As long as the Maratha leader, Nana Fadnavis, was alive none of the Maratha Confederacy even dreamt of entering into any alli­ance with the English, far less an alliance at the cost of indepen­dence. But with his death in 1800 the void created in the Maratha leadership was not filled in. The five States of the Maratha Con­federacy, namely, under Peshwa, Hollar, Scindia, Bhonsle and Gaikwar fell apart and an internecine struggle soon began. Jaswant Rao Holkar invaded Poona, capital of Peshwa, and defeated the combined forces of the Peshwa and Scindia in a battle not far from Poona.


Peshwa Baji Rao II fled and sought asylum with the English. The opportunity was utilise by the English and the Peshwa was prevailed upon to sign the Subsidiary Alliance with them (1802). This is known as the treaty of Bassein. Acceptance of the terms of the Subsidiary Alliance had practically dug at the foundations of the Maratha Con­federacy. Subsequently the English succeeded in bringing the Scindia and Bhonsle within the fold of the Subsidiary Alliance thereby liqui­dating the greatest rival of the English, namely, the Marathas on the Indian soil.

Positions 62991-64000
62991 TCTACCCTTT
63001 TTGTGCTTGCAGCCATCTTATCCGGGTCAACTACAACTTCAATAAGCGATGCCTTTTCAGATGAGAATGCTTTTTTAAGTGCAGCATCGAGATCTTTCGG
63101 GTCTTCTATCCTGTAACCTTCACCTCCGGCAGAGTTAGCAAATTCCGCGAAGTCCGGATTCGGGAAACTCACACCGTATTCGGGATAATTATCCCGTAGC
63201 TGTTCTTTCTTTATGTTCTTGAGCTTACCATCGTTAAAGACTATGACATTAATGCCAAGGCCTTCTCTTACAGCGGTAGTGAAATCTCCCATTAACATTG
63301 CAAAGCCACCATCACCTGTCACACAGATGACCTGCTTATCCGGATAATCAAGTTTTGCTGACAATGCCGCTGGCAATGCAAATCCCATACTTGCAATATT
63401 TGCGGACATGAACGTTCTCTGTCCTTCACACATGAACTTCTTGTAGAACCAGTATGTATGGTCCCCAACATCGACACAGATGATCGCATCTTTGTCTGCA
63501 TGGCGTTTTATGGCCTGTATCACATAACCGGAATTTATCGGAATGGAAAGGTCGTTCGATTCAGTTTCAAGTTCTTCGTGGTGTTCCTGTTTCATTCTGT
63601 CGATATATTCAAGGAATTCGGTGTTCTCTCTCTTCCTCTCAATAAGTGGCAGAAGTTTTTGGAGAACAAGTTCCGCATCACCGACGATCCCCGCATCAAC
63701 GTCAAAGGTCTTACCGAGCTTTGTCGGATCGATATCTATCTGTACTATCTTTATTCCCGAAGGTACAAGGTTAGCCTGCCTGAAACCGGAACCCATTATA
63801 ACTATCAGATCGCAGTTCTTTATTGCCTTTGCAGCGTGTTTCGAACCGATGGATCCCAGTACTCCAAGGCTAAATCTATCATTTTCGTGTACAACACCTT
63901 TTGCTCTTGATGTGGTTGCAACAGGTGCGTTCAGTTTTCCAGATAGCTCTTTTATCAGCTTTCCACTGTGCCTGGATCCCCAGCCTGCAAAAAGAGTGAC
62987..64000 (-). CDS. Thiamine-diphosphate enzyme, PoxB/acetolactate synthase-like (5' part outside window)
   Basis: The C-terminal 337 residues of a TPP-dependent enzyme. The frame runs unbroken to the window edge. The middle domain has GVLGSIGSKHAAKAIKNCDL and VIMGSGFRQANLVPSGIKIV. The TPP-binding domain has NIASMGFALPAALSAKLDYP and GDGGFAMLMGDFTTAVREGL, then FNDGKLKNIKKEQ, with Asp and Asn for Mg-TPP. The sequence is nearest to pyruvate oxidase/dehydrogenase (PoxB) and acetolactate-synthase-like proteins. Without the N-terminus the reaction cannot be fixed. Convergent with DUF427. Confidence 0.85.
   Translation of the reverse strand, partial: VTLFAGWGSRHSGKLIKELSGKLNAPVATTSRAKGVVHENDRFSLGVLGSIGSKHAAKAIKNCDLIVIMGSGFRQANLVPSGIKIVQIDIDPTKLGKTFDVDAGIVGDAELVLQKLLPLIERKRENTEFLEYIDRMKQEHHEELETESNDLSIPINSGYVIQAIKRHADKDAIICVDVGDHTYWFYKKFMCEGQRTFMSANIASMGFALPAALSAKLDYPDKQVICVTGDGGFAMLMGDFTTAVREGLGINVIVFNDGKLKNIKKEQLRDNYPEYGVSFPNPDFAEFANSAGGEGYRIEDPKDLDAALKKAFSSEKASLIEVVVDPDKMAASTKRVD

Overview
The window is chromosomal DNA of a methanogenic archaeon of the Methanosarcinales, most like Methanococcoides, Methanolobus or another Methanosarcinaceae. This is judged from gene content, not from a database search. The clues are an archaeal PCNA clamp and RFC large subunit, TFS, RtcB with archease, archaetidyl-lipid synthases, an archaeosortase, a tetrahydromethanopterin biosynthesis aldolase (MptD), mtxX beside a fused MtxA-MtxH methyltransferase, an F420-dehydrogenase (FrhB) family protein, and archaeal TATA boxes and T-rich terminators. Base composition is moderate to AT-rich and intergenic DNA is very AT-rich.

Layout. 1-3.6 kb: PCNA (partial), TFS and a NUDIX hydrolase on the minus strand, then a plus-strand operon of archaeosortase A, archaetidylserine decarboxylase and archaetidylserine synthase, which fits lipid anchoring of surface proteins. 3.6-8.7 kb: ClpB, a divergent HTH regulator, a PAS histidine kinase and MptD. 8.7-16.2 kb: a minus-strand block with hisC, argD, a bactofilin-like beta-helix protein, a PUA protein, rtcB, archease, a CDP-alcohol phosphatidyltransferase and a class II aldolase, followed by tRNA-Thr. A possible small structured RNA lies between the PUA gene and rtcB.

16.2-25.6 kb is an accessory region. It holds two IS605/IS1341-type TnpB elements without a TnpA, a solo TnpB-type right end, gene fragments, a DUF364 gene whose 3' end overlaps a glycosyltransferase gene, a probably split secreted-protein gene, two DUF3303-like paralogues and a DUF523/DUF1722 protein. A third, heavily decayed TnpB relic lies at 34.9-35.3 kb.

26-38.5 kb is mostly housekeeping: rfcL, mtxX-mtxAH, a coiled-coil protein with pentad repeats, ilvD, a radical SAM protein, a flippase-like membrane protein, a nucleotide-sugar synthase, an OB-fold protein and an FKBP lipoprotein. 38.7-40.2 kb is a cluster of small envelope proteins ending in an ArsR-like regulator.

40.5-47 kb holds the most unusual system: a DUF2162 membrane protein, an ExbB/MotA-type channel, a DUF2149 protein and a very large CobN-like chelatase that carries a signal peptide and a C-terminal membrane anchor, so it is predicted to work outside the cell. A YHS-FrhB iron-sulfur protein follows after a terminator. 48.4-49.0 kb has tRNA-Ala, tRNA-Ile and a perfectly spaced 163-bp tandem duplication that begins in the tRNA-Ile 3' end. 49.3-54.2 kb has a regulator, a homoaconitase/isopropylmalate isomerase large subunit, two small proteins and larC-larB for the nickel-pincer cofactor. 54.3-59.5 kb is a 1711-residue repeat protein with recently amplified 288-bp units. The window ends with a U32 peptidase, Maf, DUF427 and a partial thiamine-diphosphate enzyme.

In the meantime in 1799 a succession dispute put everything in the Kingdom of Tanjore in a melting pot which naturally attracted Wellesley’s attention. He brought the King of Tanjore under the Company’s fold and made him make over his kingdom to the Com­pany in return for an annual allowance.

A similar situation arose in Surat which was also brought under the Company’s rule by refusing to recognise the brother of deceased King of Surat as heir. A pittance was granted to him as allowance. It may be pointed out here that Surat was under the English influ­ence ever since the time of the East India Company’s coming to India for trade.